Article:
The Blue Ribbon Commission on Children in Foster Care issued its first implementation progress report in August 2010. In August 2010, the Blue Ribbon Commission issued a report that noted progress in several key areas. Early indications are that active court oversight and better representation in the juvenile dependency courts is already making a significant difference for the children and families who enter the child welfare system. Commission members believe that much of this progress is due to the collaborative efforts of all the state’s child welfare partners, including the courts, social services, court-appointed special advocates, Native American tribes, and philanthropic organizations.

Local foster care commissions are now active in more than 40 counties. These local commissions are working in their communities to identify and address the recommendations of the Blue Ribbon Commission and to build the capacity to provide necessary services to children and families in the foster care system. The Administrative Office of the Courts is providing ongoing support to these local commissions through its Juvenile Court Assistance Team (JCAT).

Beginning in January 2012, a new law will give foster children turning 18 the opportunity to remain in supervised care until age 21 with federal assistance. The California Fostering Connections to Success Act (AB 12) will require youth choosing this option to attend school, college, or career-oriented programs or to work a minimum of 80 hours a month in order to receive funding. The bill also provides transitional housing support until age 21 to those who qualify. This legislation gives young adults in foster care a leg up; previously, youths who remained in care at 18 were often released on their own with few resources.

The number of children in foster care continues to decease. This trend, which began in 2000, has continued in most counties and accelerated in others. In Los Angeles County, the foster care caseload dropped from 25,000 children in 2007 to 18,000 in 2011. Alameda County had a caseload of 5,000 foster care children in 2007; by 2011, this number had fallen to 1,500. Statewide, the number of children in foster care has decreased from 75,000 in 2008 to 63,000 in 2011.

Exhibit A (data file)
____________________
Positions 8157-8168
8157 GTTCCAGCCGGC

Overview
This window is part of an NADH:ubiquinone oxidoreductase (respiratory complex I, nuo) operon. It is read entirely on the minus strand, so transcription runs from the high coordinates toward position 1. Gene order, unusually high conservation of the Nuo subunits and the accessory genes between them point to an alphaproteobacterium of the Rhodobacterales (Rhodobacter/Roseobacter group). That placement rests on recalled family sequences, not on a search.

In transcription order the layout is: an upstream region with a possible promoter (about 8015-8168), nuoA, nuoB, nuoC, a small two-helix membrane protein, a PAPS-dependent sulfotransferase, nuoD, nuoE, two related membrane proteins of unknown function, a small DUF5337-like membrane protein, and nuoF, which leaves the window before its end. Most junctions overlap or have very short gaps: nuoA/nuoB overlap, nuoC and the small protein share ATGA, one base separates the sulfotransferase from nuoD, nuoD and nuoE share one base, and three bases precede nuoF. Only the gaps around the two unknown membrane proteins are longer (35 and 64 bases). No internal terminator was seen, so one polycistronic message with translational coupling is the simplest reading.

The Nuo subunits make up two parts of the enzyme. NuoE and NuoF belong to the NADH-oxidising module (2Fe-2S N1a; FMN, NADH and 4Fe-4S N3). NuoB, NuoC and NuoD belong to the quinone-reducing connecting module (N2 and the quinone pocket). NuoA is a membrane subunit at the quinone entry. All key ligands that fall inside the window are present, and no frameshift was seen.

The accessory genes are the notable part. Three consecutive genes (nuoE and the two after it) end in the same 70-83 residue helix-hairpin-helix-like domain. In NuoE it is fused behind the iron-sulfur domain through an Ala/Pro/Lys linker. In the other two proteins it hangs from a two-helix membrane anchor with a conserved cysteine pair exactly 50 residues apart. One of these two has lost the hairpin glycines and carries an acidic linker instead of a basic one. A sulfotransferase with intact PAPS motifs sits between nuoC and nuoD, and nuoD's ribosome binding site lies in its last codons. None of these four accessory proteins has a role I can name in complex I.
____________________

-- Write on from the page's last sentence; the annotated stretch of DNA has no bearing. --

This decrease in the number of children in foster care creates a positive cumulative effect: As courts and social services have more resources to deal with each individual foster child, they are more likely to find a permanent resolution to each case. This takes more children out of the system—which then frees up additional resources. In a time of reduced funding, the California Blue Ribbon Commission on Children in Foster Care has created a flourishing collaboration among the juvenile courts and all their partners to further the welfare of children in foster care.


  • California has more than 80,000 children in foster care. 
  • About 10 percent of the nation's children live in California, yet the state is home to approximately 20 percent of the country's foster-care population. 
  • California spends an estimated $4.7 billion a year on child welfare and related issues, half coming from the federal government, and the other half from state and county funds. 
  • Fewer than 150 full-time and part-time judicial officers preside over the entire dependency court system. 
  • Juvenile dependency court attorneys, who represent children and parents in court, had an average caseload of 273—in some counties caseloads rose to 500 or 600—far exceeding the recommended maximum caseload of 188 adopted by the Judicial Council.

Sources for these statistics can be found on the California Courts website.

Statewide Initiatives Footer